indifference to the rights of [others] by failing to act on
information indicating that unconstitutional acts were
occurring.” Odom, 772 F.Supp.2d at 403
(quoting Colon, 58 F.3d at 873); see also
Raspardo v. Carlone, 770 F.3d 97, 116 (2d Cir.
Complaint contains no specific allegation about DeLuca's
personal involvement in any of the events underlying this
case, instead making only conclusory allegations about
DeLuca's responsibilities and supposed failures after the
alleged constitutional violations had occurred. A § 1983
claim cannot be grounded on barebones, conclusory assertions.
See De Ratafia, 2013 WL 5423871, at *9.
Plaintiff's argument that DeLuca was personally involved
because he "had the opportunity to dismiss/withdraw the
ticket and chose not to, " Pl. Mem. L. p. 5, relies on
facts not alleged in the Complaint. Even if these facts were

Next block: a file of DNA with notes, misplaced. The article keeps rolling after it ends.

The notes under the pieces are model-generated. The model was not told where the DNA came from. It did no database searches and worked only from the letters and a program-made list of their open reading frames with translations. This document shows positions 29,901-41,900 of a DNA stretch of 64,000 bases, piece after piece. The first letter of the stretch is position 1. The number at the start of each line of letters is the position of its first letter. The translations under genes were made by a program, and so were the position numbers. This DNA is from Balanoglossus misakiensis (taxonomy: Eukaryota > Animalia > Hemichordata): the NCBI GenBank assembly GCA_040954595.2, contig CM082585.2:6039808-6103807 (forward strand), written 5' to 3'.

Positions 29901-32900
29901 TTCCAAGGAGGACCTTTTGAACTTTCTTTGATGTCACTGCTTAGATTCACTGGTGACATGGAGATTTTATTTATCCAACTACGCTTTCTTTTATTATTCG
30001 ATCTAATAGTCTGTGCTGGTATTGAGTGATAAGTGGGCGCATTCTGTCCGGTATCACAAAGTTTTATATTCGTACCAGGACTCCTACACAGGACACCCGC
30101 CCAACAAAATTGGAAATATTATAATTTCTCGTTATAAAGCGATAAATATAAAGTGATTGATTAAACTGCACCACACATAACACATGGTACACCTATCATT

alleged, DeLuca's supposed inaction, in the form of
opting not to withdraw a traffic ticket that another police
officer had already issued, does not rise to the level of
personal involvement in underlying constitutional violations.
Plaintiff fails to present factual allegations plausibly
indicting that DeLuca (1) participated directly in the
alleged constitutional violations committed by Guca; (2)
failed to remedy a constitutional violation after being
informed of it; (3) created a policy or custom under which
unconstitutional practices occurred, or allowed continuance
of such a policy or custom; (4) was grossly negligent in
supervising Guca; or (5) exhibited deliberate indifference to
Plaintiff's rights by failing to act on information
indicating that unconstitutional acts were
occurring. Because Plaintiff's non-conclusory
factual allegations fail to present a plausible basis to
satisfy any of the Colon factors, the §1983
claims against DeLuca are dismissed without prejudice to
Monell Claim Against the Village
contend that Plaintiff fails to state a factually plausible
claim under Monell v. Dept. of Social Services of the
City of New York, 436 U.S. 658 (1978), because
“[n]owhere in the complaint does plaintiff make any
factual allegations to support a conclusion that the Village
had unconstitutional customs or policies that caused a
deprivation of a constitutional right. ” Def. Mem. L.
p. 10; see also Id. pp. 9-10. In this regard,
defendants argue that “[t]he only factual allegations